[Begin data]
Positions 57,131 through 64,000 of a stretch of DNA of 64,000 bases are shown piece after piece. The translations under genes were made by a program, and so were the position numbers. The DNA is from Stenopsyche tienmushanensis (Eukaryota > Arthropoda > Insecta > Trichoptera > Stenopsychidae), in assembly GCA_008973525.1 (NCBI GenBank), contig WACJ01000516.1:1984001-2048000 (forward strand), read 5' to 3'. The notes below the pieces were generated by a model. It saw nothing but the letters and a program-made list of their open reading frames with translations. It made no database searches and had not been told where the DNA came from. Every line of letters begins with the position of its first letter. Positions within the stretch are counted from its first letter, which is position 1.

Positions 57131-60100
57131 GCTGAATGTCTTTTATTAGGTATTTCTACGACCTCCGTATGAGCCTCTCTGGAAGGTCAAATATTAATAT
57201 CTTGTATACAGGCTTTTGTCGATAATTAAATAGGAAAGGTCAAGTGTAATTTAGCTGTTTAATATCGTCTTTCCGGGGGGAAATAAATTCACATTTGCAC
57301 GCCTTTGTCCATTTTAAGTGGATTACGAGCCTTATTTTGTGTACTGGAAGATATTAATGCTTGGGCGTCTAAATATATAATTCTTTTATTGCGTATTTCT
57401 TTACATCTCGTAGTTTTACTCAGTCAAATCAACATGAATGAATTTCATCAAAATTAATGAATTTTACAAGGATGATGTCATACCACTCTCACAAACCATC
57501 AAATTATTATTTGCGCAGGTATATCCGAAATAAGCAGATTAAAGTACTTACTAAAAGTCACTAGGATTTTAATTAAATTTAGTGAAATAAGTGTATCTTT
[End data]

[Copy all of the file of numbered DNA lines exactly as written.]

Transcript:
Positions 57,131 through 64,000 of a stretch of DNA of 64,000 bases are shown piece after piece. The translations under genes were made by a program, and so were the position numbers. The DNA is from Stenopsyche tienmushanensis (Eukaryota > Arthropoda > Insecta > Trichoptera > Stenopsychidae), in assembly GCA_008973525.1 (NCBI GenBank), contig WACJ01000516.1:1984001-2048000 (forward strand), read 5' to 3'. The notes below the pieces were generated by a model. It saw nothing but the letters and a program-made list of their open reading frames with translations. It made no database searches and had not been told where the DNA came from. Every line of letters begins with the position of its first letter. Positions within the stretch are counted from its first letter, which is position 1.

Positions 57131-60100
57131 GCTGAATGTCTTTTATTAGGTATTTCTACGACCTCCGTATGAGCCTCTCTGGAAGGTCAAATATTAATAT
57201 CTTGTATACAGGCTTTTGTCGATAATTAAATAGGAAAGGTCAAGTGTAATTTAGCTGTTTAATATCGTCTTTCCGGGGGGAAATAAATTCACATTTGCAC
57301 GCCTTTGTCCATTTTAAGTGGATTACGAGCCTTATTTTGTGTACTGGAAGATATTAATGCTTGGGCGTCTAAATATATAATTCTTTTATTGCGTATTTCT
57401 TTACATCTCGTAGTTTTACTCAGTCAAATCAACATGAATGAATTTCATCAAAATTAATGAATTTTACAAGGATGATGTCATACCACTCTCACAAACCATC
57501 AAATTATTATTTGCGCAGGTATATCCGAAATAAGCAGATTAAAGTACTTACTAAAAGTCACTAGGATTTTAATTAAATTTAGTGAAATAAGTGTATCTTT